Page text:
SMART-1 maps Humorum edge - where Highlands and Mare mix

Apr 26, 2006

This sequence of images, taken by the advanced Moon Imaging Experiment (AMIE) on board ESA's SMART-1 spacecraft, shows on area on the near side of the Moon, on the edge of the Mare Humorum basin.

SMART-1 maps Humorum edge - where Highlands and Mare mix
Credit: ESA

AMIE obtained these raw images on 13 January 2006 from a distance ranging between 1031 and 1107 kilometres from the surface, with a ground resolution between 93 and 100 metres per pixel. The imaged area is located at longitude 45.7º West and latitude between 30.5º and 24.5º South. The field of view of each single image is about 50 kilometres.

The flat lava plain in the upper right image is the floor of Mare Humorum. The bowl-shaped crater on top, cut by a fracture, is called 'Liebig F' and has a diameter of nine kilometres.

The Mare Humorum impact basin is 825 kilometres across. Its precise age could not be determined yet by previous lunar programmes, but geologic mapping suggest it could be around 3.9 thousand million years old – an age comprised between those of the Imbrium and Nectaris Basins. The Humorum basin is filled with a layer of basalt, likely thicker than three kilometres at its centre.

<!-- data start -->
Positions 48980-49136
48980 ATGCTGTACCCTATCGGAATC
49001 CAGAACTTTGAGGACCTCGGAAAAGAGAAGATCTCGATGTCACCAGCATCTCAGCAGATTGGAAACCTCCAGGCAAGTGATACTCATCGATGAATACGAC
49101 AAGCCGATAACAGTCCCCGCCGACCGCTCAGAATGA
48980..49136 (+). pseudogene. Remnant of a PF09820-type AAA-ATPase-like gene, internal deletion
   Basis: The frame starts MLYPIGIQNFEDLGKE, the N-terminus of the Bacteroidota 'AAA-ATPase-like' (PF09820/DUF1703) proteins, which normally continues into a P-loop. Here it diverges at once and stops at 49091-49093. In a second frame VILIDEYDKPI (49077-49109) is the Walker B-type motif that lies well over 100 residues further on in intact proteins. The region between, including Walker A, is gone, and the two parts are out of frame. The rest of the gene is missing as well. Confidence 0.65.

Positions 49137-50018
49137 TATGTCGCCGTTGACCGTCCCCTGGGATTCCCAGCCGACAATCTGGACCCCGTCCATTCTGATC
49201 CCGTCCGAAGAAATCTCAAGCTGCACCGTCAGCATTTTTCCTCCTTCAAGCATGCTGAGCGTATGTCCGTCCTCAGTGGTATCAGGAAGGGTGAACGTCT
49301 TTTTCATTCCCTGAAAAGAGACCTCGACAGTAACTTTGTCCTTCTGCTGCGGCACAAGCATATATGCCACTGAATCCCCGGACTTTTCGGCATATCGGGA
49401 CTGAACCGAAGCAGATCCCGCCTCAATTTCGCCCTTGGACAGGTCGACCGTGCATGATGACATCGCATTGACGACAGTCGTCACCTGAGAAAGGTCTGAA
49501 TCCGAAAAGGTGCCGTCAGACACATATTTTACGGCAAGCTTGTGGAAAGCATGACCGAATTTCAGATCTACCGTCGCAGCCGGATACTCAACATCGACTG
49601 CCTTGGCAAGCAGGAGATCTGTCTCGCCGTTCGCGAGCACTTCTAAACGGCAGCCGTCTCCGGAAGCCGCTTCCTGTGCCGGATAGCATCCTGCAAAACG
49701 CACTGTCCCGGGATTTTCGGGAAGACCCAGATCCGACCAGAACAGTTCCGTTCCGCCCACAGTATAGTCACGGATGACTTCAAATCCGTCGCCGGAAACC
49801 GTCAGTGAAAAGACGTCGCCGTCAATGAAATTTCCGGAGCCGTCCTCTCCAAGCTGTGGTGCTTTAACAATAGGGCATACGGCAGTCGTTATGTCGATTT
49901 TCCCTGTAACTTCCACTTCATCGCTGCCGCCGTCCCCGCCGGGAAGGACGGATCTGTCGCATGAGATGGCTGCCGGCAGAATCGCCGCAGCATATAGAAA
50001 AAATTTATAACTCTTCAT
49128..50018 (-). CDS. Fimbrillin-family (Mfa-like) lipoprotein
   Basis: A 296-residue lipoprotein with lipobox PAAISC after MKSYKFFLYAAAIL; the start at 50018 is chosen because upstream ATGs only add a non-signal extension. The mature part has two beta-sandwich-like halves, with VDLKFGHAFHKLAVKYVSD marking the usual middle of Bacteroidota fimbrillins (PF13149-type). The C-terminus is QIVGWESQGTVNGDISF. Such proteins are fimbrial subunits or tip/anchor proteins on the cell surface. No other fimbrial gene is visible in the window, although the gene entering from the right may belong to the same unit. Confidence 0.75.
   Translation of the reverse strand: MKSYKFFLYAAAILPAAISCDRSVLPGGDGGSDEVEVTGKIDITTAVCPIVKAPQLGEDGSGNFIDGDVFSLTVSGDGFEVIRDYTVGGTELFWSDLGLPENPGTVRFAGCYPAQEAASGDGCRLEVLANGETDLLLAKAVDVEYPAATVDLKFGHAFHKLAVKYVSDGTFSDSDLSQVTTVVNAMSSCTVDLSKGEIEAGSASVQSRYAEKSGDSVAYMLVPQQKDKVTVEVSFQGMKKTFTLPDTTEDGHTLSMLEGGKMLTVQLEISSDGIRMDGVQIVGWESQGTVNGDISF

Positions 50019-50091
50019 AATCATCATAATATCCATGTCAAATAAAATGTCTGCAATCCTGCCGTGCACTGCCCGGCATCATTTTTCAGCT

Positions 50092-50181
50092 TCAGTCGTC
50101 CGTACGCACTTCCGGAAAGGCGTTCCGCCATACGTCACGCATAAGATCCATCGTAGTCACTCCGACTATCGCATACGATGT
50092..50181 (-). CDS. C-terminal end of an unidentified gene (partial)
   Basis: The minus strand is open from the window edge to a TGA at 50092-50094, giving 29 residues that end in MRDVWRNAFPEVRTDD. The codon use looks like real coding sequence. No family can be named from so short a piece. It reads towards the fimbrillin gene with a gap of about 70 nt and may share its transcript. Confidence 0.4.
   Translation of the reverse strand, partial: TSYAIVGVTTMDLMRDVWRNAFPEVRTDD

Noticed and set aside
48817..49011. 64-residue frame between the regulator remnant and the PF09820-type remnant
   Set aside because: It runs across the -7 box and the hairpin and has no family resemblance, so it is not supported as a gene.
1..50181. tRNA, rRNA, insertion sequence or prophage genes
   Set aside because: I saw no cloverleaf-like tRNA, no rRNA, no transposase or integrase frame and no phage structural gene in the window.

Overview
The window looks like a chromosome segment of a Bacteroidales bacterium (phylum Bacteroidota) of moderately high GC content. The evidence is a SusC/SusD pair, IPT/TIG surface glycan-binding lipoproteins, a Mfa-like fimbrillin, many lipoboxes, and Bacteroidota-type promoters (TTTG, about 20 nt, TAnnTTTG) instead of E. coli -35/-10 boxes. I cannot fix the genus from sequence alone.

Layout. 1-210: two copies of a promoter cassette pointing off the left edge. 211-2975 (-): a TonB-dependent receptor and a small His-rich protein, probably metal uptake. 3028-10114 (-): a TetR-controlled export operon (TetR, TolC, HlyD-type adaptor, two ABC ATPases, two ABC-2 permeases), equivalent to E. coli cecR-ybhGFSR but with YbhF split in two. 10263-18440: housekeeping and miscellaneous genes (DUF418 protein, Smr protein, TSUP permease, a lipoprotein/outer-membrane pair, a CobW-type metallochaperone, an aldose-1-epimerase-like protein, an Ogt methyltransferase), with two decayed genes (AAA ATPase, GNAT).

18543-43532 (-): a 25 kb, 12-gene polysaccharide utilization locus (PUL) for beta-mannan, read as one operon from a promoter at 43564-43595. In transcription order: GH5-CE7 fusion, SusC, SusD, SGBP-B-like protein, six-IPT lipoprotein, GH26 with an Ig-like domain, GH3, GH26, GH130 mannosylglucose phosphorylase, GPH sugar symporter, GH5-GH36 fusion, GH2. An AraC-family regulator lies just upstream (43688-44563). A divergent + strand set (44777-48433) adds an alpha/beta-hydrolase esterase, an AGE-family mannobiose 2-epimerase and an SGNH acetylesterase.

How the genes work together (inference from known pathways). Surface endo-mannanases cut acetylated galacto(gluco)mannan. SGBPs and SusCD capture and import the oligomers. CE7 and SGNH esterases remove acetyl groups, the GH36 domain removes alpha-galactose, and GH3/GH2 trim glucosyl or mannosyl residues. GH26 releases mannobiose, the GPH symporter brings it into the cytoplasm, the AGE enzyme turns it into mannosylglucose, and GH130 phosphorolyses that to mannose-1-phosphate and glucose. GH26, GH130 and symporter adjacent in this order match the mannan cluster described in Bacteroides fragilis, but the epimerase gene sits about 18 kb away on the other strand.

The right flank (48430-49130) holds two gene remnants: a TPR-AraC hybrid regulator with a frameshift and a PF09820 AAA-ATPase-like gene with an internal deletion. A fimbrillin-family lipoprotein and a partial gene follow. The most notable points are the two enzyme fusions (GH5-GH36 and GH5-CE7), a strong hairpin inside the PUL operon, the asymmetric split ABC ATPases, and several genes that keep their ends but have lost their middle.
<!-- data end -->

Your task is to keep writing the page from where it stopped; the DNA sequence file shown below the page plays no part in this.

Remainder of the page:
The Humorum basin, like several other lunar basins, was formed in a period which ended around 4.1 billion years ago. It was filled with mare material - basaltic flood eruptions caused by very large meteoroid impacts - only during the later Eratosthenian era, in a period comprised between 3.9 and 3.2 billion years ago. The western edge of the sea is marked by a network of cracks and clefts following the Rupes Liebig.

The three northern images include part of the flat darker area corresponding to the mare basalt filling the inner ring of the basin impact. A fresh small crater is surrounded by brighter deposits.

The top north image also shows giant lava tubes or rilles in the Mare. Some graben-lineated structures (a graben is an elongated and relatively depressed crustal block that between two fault systems) indicate the stress structures created during the multi-ring collapse, and refreshed by additional load deformation from the weight of later basalt fill.

It is possible to notice the landscape transition towards the most southern image typical of an old cratered highland. In the middle image the small craters are not very clear because the terrain has been partly covered by material ejected from the impact basin.

Source: ESA

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